Effect of bone marrow and adipose tissue-derived mesenchymal stem cells on the natural course of corneal scarring after penetrating injury

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Abstract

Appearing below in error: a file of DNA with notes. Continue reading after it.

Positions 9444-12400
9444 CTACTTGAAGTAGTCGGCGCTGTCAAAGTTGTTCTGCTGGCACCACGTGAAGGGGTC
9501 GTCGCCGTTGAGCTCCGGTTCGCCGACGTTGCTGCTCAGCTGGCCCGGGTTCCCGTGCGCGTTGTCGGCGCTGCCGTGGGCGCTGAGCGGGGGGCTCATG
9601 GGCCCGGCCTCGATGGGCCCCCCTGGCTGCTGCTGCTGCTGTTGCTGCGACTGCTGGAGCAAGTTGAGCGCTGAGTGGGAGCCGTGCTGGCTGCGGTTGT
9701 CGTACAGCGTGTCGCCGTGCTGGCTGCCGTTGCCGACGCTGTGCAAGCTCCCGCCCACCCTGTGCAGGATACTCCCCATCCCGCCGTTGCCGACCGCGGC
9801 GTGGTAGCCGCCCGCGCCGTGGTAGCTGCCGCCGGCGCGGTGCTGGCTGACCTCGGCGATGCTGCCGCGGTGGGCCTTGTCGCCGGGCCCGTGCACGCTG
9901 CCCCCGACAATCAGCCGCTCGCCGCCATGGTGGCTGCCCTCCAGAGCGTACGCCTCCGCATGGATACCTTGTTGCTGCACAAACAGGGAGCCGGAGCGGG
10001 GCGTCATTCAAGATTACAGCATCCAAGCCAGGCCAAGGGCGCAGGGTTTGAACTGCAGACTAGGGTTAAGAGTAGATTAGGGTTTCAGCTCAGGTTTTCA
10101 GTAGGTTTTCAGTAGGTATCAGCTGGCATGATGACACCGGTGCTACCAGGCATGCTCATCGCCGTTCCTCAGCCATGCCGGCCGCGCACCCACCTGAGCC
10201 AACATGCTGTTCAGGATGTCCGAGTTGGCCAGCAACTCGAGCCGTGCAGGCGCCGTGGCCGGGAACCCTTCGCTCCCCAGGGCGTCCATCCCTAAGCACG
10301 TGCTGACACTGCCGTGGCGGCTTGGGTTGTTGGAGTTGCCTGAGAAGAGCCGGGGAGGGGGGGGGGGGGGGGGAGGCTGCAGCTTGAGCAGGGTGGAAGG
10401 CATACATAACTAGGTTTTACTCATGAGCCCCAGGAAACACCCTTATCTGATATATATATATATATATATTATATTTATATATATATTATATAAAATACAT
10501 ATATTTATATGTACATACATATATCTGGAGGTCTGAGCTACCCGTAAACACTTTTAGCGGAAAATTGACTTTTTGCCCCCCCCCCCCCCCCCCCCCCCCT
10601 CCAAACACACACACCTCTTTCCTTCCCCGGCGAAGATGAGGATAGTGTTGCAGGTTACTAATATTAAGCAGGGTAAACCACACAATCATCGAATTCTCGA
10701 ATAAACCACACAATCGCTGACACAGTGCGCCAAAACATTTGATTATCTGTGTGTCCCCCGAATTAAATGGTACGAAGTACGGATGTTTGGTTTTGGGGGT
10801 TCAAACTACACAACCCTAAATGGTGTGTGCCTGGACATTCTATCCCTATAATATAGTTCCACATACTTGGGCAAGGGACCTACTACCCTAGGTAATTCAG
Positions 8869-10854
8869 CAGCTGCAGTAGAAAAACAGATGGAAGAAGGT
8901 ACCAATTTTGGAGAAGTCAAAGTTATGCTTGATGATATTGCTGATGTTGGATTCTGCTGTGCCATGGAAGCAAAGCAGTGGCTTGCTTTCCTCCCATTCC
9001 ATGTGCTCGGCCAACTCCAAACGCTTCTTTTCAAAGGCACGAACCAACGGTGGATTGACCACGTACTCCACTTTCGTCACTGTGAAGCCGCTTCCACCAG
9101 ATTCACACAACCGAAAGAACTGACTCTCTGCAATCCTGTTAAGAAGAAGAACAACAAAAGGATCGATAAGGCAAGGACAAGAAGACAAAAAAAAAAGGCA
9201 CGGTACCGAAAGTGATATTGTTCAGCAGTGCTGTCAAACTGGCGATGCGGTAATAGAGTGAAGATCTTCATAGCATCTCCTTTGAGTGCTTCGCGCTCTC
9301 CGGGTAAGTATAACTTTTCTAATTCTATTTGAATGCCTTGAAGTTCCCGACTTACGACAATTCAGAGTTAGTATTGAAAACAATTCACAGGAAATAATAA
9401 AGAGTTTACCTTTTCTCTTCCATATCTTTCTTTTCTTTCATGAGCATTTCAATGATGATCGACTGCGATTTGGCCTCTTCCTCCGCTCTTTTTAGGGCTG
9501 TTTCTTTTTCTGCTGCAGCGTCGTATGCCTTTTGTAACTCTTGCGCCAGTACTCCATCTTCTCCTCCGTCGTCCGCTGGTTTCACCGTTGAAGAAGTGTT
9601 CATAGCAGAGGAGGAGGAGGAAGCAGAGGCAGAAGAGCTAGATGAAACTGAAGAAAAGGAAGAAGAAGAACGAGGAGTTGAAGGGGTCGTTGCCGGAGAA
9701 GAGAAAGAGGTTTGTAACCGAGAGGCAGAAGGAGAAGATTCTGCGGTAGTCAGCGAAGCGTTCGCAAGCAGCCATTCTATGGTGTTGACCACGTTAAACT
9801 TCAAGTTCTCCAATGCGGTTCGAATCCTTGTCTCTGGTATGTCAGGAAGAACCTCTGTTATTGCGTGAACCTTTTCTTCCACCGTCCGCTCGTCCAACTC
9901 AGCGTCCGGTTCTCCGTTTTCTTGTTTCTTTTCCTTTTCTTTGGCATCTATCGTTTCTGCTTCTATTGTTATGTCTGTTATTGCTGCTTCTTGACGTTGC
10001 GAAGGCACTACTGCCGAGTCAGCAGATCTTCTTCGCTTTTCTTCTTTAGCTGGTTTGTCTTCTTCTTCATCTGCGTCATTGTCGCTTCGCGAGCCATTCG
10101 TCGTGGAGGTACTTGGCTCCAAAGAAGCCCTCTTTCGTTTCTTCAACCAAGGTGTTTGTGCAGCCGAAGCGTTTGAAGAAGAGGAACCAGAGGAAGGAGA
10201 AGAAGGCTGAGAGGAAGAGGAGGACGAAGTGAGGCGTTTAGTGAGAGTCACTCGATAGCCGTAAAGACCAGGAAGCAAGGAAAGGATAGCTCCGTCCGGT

In the present study, we investigate and compare the efficacy of bone marrow- and adipose tissue-derived mesenchymal stem cell (MSCs) in corneal wound healing. A penetrating injury was created in the right corneas of Wistar rats (n = 40). Ten microliters of phosphate-buffered solution (PBS) containing 2 × 105 green fluorescent protein (GFP) labeled bone-marrow-derived MSCs to group 1 (n = 15), 10 μl of PBS containing 2 × 105 GFP-labeled adipose-tissue-derived MSCs to group 2 (n = 15), 10 μl PBS was injected into anterior chamber in group 3 (n = 10, control). Corneal opacity scoring, in vivo confocal microscopy, and histopathological evaluation were done at the end of 8 weeks. Immunofluorescence sections were evaluated to detect transplanted cells. Immune staining was performed to measure the expression levels of keratocan, aldehyde dehydrogenase (ALDH) and CD34. The gene expression levels of tumor necrosis factor (TNF-α), the interleukin 6 receptor (IL-6R), interleukin 12b (IL-12b), and transforming growth factor beta (TGF-β1) was measured on corneas. The establishment of stem cells in the corneas of the transplanted groups was confirmed by immunofluorescence staining. The expression of keratocan, ALDH, and CD34 increased in the transplanted groups (p < 0.05). The density of keratocytes increased significantly in both transplanted groups according to the in vivo confocal microscopy data (p < 0.05). The expression of TNF-α, IL-6R, and IL-12b decreased significantly in the transplanted groups (p < 0.05). Based on our findings, we consider that allogeneic stem cells facilitate the regeneration of corneal stroma and can be a cell source for stromal repopulation in diseased cornea.

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